Hundreds gathered at the Brookline Teen Center on April 3 to celebrate the lifetime achievements of Dr. Robert Sperber, former superintendent of Brookline Public Schools and decorated professor and administrator at Boston University School of Education.

“There was much to celebrate,” says Anne Turner, organizer for the event. “Long lines of people who worked for and with him, mentees, and admirers came wanting to give thanks for his wisdom and many innovative and lasting programs that he’s put forth over the years. I’m told that his professional work is known nationally and in some cases even internationally.”

Attendees were treated to an hour-long film presentation entitled “Dr. Robert I. Sperber: An Oral History” directed by independent filmmaker Bob Nesson. At points during the film, the packed auditorium erupted into cheers and applause in recognition of the landmark changes that Sperber had helped to steer in improving the quality and our school system and the state of school funding. His tale is an extensive one.

Sperber’s career in education has spanned well over half a century. He began his career as an elementary school teacher in 1952, while serving as a consultant for various foundations and universities. Ten years later, as assistant superintendent to the Pittsburgh public school system, he had desegregated the teaching staff after initiating a policy of “conscious preferment,” which aimed at hiring and recruiting black teachers.

He then brought his reformist know-how with him to Brookline in 1964 where, again, he faced a number of unique challenges in a community where, at the time, funding that disproportionately favored higher income schools created unequal learning outcomes.

The 18 years he was Superintendent in Brookline—throughout the 60s and 70s—were some of the most innovative and reform-focused years in the past century as it relates to education. Federal interest in collaborating with school systems had peaked, funding was increasing, and the Boston public school system had been desegregated by the mid-1970s. Sperber was at the center of the excitement, nimbly making deals and raising money for a whole host of initiatives and programs, most of which still exist today. They include:

  • The Brookline Education Foundation
  • Metropolitan Council for Educational Opportunity (METCO)
  • Brookline Early Education Project (BEEP)
  • Educational Collaborative (EDCO)
  • Facing History and Ourselves
  • Brookline Extended Day Advisory Council (BEDAC)

Among the many successful programs that have become pillars in the Brookline public school system, BEEP and METCO are offered as examples for the need to invest in early-childhood education. BEEP began as a research project that followed 285 families—a third of which were recruited from the Heath Bromley Housing Project in Jamaica Plain—as they received social and medical assistance in conjunction with an education from the Brookline Public School system through METCO. The children’s progress, through elementary school and into high school, was extensively monitored. At the 25-year conclusion of the study, the findings established a firm connection between early intervention and academic success.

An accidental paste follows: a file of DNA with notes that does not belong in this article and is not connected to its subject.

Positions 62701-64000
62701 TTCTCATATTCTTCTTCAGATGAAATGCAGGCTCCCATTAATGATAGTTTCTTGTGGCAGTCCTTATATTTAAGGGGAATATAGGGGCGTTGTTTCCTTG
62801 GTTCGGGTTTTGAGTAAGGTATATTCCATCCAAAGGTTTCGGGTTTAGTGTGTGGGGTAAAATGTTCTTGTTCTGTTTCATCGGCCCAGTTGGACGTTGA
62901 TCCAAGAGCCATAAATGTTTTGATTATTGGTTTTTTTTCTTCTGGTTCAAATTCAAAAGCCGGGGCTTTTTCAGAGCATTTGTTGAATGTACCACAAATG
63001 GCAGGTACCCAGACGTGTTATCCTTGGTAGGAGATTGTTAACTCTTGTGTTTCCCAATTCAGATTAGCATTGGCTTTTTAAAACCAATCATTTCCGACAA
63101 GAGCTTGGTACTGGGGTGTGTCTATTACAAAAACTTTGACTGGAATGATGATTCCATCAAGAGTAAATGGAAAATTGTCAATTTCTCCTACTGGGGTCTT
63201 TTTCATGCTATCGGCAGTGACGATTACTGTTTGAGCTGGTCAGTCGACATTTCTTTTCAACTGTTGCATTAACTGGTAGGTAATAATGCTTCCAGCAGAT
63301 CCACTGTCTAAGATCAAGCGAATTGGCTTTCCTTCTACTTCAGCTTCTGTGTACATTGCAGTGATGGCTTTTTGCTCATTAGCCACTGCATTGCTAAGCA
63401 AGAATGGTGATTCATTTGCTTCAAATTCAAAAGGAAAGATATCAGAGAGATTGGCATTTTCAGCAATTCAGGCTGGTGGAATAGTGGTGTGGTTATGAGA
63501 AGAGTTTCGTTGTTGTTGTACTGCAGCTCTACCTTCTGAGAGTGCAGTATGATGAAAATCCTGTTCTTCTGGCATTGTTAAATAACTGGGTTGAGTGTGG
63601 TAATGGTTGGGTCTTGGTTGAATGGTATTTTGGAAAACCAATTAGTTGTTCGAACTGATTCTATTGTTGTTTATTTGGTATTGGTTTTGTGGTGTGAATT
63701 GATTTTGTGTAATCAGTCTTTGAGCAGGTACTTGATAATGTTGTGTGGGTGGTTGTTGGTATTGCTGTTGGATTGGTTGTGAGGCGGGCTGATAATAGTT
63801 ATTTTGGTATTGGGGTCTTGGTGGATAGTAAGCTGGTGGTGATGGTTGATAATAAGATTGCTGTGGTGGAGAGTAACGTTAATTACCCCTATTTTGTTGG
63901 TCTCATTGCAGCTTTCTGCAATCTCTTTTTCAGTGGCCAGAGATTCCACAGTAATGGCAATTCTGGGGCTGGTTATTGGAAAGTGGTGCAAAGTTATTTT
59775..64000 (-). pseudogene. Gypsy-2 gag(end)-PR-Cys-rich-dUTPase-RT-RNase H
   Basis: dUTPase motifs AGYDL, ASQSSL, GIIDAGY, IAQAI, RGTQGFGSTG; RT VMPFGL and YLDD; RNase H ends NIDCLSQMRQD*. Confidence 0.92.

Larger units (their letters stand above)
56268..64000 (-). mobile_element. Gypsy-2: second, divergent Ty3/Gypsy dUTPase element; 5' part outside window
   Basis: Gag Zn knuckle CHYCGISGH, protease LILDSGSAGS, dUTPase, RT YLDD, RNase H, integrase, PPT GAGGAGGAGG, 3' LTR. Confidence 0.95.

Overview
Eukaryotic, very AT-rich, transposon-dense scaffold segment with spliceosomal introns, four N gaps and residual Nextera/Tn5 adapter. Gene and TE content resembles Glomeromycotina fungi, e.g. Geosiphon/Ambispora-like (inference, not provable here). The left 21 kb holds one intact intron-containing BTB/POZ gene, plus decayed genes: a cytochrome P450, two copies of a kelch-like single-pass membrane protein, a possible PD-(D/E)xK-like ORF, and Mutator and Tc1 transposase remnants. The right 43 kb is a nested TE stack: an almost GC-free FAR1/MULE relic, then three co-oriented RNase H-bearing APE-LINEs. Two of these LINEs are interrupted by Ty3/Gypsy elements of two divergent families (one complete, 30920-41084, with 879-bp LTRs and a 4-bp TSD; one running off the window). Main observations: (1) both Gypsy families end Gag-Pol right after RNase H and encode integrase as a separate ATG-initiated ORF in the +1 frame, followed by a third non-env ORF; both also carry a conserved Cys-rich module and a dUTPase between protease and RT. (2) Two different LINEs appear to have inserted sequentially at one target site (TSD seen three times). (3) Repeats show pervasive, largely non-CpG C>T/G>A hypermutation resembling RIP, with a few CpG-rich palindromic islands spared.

Retiring, then, from the superintendence in 1982, Sperber embarked on twenty-year career at Boston University alongside then-President John Silber. When the university took over the Chelsea public school system in 1989, Sperber was responsible for brokering a deal with the state that ultimately resulted in the building of seven new schools and the John Silber Early Learning Center—a project that was brought under budget at roughly $116 million. Corruption, poverty, crime, and unbridled favoritism had driven the city to the point of political economic collapse by the 1980s. According to the final annual report issued to the Massachusetts Legislature in 2008 evaluating progress made under the BU/Chelsea partnership, the Chelsea school system has met and continues to reach many of its long-term goals spelled out at the onset of the partnership.

His legacy of battling discrimination and helping to implement and fund raise for programs such as METCO, which gave low-income students from under-performing schools the opportunity to attend high-learning schools, and BEEP, which provides children under the age of 3 with early childhood education, has caused him to be among the most admired and loved figures in Brookline and across the many communities he’s touched.

“It was an honor and personally rewarding to help create an event where so many people who loved and appreciated Bob’s varied and long list of contributions and accomplishments in Brookline, at BU, in Boston, and Chelsea could come together,” says Turner.

After the film, commendations were offered from the State Senate, the Governor’s Office, the Treasurer, House of Representatives, and the Board of Selectmen. Representatives from each body expressed their admiration and thanks through various gifts.

And the congratulations didn’t stop there. Many stuck around after the two-hour-long event to have a personal word, a handshake, or a hug from the man who touched many lives, whose contributions and achievements in education are immeasurable.

“I met Bob relatively recently, serving together at the Brookline Community Foundation and later on the Brookline Extended Day Advisory Board,” says Turner. “But knew immediately that I could learn from his knowledge of Brookline and the field of education, his wisdom, conviction to work toward social justice, and frank but kind feedback. He’s become a dear friend.”

By Tanner Stening